Fanalei Village in Malaita has so far killed at least one thousand dolphins, in retaliation it claims at the non payment of funds provided by a US conservation group to forego the annual kill.
The agreement between three villages on Malaita and the Earth Island Institute was put in place three years.
But Fanalei says the institute has not paid them what it is owed, and until it gets its money it will continue killing dolphins.
In response the institute says it has provided the money as agreed, but the villages' representatives in the capital Honiara have kept it and not passed it back to the village as was promised.
Now Facebook is being used to tell potential tourist about what is happening, and tourism operators on the island nation expect the kill will affect visitor numbers.
Pacific Correspondent Campbell Cooney reports.
Presenter: Campbell Cooney
Speaker: Michael Tokuru, Solomon Islands' Visitor's Bureau, Danny Kennedy, Gizo Dive in the Western Province
Environment:Endangered and Protected Species
COONEY: While the people of the Fanalei Village are pledging to continue to slaughter dolphins if the Earth Island Institute doesn't pay what they they claim they are owed, the resumption of killing has started to attract the attention of the last people many in Solomons' want offside, those potential tourists prepared to part with a lot of money to travel there.
The General Manager of the Solomon Islands' Visitor's Bureau Michael Tokuru is one of those that's worried.
TOKURU: We want to promote ourselves at eco-tourism. This nation and our country just came back from the problems with regards to recent or previous ethnic crises and there's so many things that we need to develop and put our image back to the fold, especially when we just held this Festival of Arts, hosted the Festival of Arts last year and also the Royal couple visit last year. I have no doubt in my mind that there will be some impact with regards to our image. I will comfortably say that yes, it will have some negative impact.
COONEY: Danny Kennedy runs Gizo Dive in the Western Province.
It might be at the other end of the Solomons's group of islands, from Malaita, but he believes the kill underway there will affect visitor numbers.
KENNEDY: Well, I'm sure it certainly will overall, but unfortunately these sorts of thing happen on a cultural level and happen in these very, very remote areas which unfortunately the tourism industry is always the one that are targeted, but we can probably do the least amount of damage control in regards to what they're doing on Malaita.
COONEY: The continuing slaughter is also making an impact on Social networks.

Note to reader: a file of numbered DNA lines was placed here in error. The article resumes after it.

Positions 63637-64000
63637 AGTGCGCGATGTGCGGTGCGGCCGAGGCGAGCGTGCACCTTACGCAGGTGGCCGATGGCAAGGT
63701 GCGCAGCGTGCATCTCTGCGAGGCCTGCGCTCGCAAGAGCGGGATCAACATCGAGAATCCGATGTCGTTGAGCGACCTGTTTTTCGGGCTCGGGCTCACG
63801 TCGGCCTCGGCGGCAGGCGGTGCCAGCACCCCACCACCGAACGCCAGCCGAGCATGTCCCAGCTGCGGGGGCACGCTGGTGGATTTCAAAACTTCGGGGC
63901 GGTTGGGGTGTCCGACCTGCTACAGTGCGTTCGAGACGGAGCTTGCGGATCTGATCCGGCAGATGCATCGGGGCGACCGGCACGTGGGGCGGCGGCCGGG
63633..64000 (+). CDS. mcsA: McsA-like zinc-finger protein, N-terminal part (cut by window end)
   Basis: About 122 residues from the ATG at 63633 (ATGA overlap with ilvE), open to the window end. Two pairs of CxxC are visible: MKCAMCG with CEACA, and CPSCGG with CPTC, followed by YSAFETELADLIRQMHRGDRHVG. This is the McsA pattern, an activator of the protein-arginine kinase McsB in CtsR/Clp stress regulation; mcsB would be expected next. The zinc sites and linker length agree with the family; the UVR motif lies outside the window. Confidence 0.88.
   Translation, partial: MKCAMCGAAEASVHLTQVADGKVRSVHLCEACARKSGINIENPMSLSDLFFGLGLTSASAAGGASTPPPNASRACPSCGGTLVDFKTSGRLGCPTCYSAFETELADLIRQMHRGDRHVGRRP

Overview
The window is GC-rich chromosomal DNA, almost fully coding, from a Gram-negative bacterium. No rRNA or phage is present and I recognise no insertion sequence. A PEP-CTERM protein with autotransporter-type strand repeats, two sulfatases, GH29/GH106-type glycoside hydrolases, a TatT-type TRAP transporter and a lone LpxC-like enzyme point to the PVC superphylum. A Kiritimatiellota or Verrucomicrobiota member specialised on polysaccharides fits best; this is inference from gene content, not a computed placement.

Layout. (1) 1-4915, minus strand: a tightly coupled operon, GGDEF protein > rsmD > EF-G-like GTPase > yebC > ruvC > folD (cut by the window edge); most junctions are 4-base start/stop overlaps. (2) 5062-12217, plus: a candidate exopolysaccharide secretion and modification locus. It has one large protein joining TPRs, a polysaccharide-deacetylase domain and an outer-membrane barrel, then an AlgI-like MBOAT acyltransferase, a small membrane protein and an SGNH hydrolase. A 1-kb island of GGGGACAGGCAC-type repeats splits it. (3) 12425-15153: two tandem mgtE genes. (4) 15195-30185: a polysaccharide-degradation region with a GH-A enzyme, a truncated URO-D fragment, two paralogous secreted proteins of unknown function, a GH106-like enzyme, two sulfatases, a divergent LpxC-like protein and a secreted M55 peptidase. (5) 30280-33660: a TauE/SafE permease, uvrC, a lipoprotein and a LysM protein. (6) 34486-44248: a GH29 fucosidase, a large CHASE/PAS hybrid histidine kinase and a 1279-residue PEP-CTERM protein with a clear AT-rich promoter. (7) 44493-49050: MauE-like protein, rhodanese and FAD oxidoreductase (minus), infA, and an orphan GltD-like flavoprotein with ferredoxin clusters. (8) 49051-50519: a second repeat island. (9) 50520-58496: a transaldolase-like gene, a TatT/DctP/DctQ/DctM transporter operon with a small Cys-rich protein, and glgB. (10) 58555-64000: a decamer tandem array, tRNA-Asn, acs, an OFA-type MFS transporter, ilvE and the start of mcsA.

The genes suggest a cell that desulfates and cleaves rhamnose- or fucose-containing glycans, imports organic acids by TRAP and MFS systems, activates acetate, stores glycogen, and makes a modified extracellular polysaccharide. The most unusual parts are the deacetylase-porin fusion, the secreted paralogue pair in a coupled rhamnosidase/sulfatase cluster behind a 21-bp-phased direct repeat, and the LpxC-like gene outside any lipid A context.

Facebook is being used to spread the word to the world, about what's happening in a remote part of the Pacific.
Mr Tokuru says that's isn't being ignored, although he doubts it alone will turn visitors away.
TOKURU: We took note of the concern raised. They are very genuine, many of them are genuine, some of them are rubbish. What we'll do is as we will see what happen next, but I'm not, but I do not believe that the exchange on Facebook will bring down our tourism numbers here.
COONEY: Tourism in Solomon Islands has also been a niche market, often based on the diving available around the wrecks and aircraft left behind after World War Two, and the visitors to those former battlefields are also part of the market.
But Mr Kennedy believes successive government have done little to help its growth, and he doesn't think much will change this time either.
KENNEDY: I've been here for 28 years as an operator and in my own personal view, tourism has never really been actually high on the agenda or looked into as an alternative to any other sort of foreign income earner. So if it does start to affect us, to be honest, I don't think anyone within government would really, really care that much. I mean people will become more and more disgusted when they realise what's happening.
COONEY: So far there has been comment or response from the Solomon's government or any of the ministries which the slaughter impacts on.
Michael Tokuru says they it is aware of the issue.
TOKURU: This is a complex matter and I must say that the government has to step in and raise this issue.
COONEY: But Danny Kennedy believes the government authorities have missed their chance.
KENNEDY: I think now that the first wave has taken place on Malaita, I really felt like they probably maybe should have sent a small little task force, a group over there to try and negotiate with the people, to try to resolve the issue. It's like a typical over-reaction to the as conservation that I believe Earth Island Institute was trying to implement. So it's like, OK, yeah, we'll teach you a lesson, but in the end, as I said, it's not helping anybody.